A Siemens-Bombardier merger in play?

Written by William C. Vantuono, Editor-in-Chief
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Munich, Germany-based Siemens and Montreal, Canada-based Bombardier are engaging in preliminary talks to merge their rail businesses, according to a report in the July 29, 2015 edition of The Wall Street Journal.

The WSJ cited people “familiar with the matter,” and added that Bombardier was also in talks with other possible merger partners. Both companies declined to comment. One analyst valued Bombardier’s rail assets at roughly $5 billion.

The news follows a recent development in which Siemens downplayed the idea that it could combine its rail assets with those of France’s Alstom, which itself is acquiring the railway signaling and train control assets of GE Transportation, as part of a deal where GE is acquiring Alstom’s power generation business.

Bombardier is currently preparing to float a minority stake of its Berlin, Germany-based Transportation unit on the Frankfurt Stock Exchange this fall “to strengthen its balance sheet,” according to another analyst. In May, Bombardier CEO Alain Bellemare said he was considering either a joint venture or partial sale of the company’s rail unit, in addition to an IPO for a minority spinoff, but dismissed speculation that the entire rail business was for sale. One person familiar with the matter said Siemens could merge its rail assets with those of Bombardier following the latter’s IPO.

Siemens will announce third-quarter earnings on July 30. It’s expected the company will report weak earnings, with net profit down 23%, according to a recent poll by The Wall Street Journal.

According to one source, Bombardier “has been proactively reviewing its strategic options for its rail business, given the ongoing industry consolidation, and the IPO is expected to take place in the fourth quarter of this year, subject to market conditions.” Others have speculated that Bombardier Transportation could be sold as part of a strategic review. Still others have speculated that China’s largest railway contractor, CCRC (China Railway Construction Corp. Ltd.), formed June 1 by the merger of CNR Corp. and state-owned CSR Corp., has been in discussions about a possible purchase of a controlling stake in Bombardier’s railway assets.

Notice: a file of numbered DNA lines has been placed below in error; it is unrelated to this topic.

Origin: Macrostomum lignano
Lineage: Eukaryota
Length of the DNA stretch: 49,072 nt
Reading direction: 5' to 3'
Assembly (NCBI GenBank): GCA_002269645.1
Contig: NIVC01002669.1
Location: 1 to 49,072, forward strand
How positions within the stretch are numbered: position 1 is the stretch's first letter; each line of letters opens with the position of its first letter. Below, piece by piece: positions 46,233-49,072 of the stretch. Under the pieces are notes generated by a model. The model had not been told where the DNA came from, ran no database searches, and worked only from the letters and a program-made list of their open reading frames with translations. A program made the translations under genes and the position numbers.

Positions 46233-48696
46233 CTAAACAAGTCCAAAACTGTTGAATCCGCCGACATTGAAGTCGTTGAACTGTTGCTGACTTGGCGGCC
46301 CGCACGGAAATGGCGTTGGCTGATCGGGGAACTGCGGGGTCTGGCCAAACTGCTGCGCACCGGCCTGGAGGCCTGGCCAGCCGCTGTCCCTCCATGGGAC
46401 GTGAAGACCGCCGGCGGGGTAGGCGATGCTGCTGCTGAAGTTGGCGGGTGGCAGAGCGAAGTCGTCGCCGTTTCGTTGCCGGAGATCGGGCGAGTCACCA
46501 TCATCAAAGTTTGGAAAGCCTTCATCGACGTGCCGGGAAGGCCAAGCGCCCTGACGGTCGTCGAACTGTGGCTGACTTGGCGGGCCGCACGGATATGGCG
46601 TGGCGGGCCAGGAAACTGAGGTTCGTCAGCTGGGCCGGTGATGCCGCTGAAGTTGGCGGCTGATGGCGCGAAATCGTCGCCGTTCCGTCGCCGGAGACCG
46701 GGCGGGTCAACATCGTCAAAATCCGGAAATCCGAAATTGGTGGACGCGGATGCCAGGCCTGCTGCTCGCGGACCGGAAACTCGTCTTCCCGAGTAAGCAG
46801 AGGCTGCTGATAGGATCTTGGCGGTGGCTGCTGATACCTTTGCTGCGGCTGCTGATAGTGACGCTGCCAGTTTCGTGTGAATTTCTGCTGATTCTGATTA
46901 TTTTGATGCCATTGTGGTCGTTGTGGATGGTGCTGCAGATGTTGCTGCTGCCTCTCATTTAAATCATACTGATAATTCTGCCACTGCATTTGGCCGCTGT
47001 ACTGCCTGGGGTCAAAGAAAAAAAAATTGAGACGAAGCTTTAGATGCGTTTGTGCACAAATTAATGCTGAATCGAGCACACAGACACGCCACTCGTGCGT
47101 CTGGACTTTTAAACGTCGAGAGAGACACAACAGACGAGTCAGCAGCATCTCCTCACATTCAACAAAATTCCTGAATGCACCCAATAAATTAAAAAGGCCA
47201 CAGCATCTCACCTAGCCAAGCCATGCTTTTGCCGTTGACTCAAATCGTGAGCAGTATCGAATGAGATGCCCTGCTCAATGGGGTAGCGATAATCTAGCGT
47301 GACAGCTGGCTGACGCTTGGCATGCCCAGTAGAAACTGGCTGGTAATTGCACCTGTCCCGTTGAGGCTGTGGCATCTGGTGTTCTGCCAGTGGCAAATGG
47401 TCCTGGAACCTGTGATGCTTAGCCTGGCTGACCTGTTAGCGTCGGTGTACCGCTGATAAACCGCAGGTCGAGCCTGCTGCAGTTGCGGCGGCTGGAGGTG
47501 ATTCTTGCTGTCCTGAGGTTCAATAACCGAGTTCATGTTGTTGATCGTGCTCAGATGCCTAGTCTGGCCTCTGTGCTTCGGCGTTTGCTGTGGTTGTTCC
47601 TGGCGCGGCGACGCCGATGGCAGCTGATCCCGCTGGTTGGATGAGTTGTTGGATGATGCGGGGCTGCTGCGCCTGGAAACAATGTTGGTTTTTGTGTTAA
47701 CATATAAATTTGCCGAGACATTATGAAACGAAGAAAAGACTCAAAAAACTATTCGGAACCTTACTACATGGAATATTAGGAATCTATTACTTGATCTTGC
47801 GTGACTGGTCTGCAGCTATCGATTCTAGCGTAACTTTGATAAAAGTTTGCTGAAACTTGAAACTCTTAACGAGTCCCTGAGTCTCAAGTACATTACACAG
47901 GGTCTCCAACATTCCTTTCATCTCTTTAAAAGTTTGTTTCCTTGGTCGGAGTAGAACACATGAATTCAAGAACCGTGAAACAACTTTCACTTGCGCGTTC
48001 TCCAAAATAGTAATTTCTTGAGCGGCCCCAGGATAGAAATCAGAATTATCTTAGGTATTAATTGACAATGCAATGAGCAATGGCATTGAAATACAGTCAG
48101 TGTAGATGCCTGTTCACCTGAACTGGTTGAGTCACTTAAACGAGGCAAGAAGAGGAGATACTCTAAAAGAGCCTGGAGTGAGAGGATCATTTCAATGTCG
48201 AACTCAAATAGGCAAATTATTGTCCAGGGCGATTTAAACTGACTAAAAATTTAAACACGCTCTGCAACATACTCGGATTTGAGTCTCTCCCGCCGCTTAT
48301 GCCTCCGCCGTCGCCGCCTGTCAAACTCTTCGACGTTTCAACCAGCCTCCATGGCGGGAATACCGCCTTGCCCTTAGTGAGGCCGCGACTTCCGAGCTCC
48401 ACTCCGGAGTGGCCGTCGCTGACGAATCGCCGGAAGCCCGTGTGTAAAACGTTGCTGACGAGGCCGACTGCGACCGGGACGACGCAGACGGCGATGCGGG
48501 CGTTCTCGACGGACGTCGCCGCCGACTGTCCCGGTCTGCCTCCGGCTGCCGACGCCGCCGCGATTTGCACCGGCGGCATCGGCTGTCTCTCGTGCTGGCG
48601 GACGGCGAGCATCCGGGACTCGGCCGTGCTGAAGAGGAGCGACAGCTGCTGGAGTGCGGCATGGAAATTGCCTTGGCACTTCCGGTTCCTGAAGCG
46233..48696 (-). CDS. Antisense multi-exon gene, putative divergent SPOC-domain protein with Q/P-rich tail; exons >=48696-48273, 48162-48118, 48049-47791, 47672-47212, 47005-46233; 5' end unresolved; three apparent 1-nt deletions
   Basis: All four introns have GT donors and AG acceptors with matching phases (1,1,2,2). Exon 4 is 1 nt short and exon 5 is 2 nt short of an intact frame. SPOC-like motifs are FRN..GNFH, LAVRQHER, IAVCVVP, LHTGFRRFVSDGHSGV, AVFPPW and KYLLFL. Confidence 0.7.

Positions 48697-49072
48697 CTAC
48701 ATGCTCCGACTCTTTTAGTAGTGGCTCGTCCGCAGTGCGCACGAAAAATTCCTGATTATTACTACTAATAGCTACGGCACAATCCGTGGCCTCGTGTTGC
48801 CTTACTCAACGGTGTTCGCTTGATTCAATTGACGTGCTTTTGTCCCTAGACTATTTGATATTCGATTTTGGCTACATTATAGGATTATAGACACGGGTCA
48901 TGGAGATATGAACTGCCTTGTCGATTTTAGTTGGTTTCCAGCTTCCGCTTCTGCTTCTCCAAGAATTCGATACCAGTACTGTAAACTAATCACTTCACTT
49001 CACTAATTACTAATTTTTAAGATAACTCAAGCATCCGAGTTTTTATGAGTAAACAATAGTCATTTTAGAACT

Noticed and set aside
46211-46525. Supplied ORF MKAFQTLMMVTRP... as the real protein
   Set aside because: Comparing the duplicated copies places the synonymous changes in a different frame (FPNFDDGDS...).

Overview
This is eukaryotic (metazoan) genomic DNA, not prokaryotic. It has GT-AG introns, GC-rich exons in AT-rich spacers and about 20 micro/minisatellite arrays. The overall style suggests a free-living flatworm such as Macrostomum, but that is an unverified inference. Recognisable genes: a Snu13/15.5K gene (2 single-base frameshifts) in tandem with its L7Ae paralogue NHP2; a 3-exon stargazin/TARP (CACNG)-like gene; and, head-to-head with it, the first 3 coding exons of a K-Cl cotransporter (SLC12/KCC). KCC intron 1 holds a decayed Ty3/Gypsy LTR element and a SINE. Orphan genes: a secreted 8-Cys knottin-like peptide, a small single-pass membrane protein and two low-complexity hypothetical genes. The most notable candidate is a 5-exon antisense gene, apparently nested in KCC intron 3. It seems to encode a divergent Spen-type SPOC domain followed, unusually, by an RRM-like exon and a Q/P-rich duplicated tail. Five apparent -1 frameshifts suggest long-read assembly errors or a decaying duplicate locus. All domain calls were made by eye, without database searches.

After the IPO, Bombardier Transportation will continue to be controlled by Bombardier Inc. and consolidated in its financial results.

Click HERE for a video of analysts talking with Toronto’s Globe & Mail.

In another development, Bombardier risks losing future contracts from the Toronto Transit Commission for its failure to deliver new streetcars on time.

Sixty Flexity Freedom low-floor streetcars, which are built at the company’s strike-plagued Thunder Bay, Ont. Plant (with carbodies fabricated at the Bombardier Concarril plant in Sahagún, Mexico), were supposed to be operating in Toronto by this time, under terms of the contract, but only five are currently in service. The TTC ordered 204 from Bombardier in 2009.

“I just want to see 10 streetcars arrive this week but that’s not going to happen,” TTC chairman Josh Colle said at July 29, 2015 board meeting. “The commission is willing to get creative to put pressure on Bombardier to let them know how serious we are.”

According to a TTC staff report, the agency’s board is considering three options, one of which is “the exclusion of Bombardier from bidding on future contracts for new vehicle purchases for a specified period of time, based on poor performance related to the delivery of the new streetcars.” The report also states that TTC “expressly reserves the right not to award a specific contract to a company with a poor performance rating history involving the TTC,” and that the agency has the option to terminate the contract.

TTC CEO Andy Byford said that “customers understand the logic that it’s better to hold Bombardier to account, to have Bombardier construct better vehicles that work reliably.”

Marc-André Lefebvre, Bombardier’s communications chief, said Bombardier is “ramping up its production rate in September to ensure the delivery of four vehicles per month in the following months,” which will result in 27 vehicles to the TTC by year-end, with the balance of the order completed by year-end 2019. On June 29, on CBC TV, Byford indicated that TTC is reluctantly accepting Bombardier’s newly revised production and delivery schedule.

Production problems have plagued the new streetcars. In a statement, Bombardier said it has “taken a strategic step back to ensure consistent quality in every step of its manufacturing process, from its sites in Thunder Bay and Sahagún to its critical supply chain. While this may have caused delays, it ensures we produce the highest quality vehicles, as expected by our TTC customer and its riders.”

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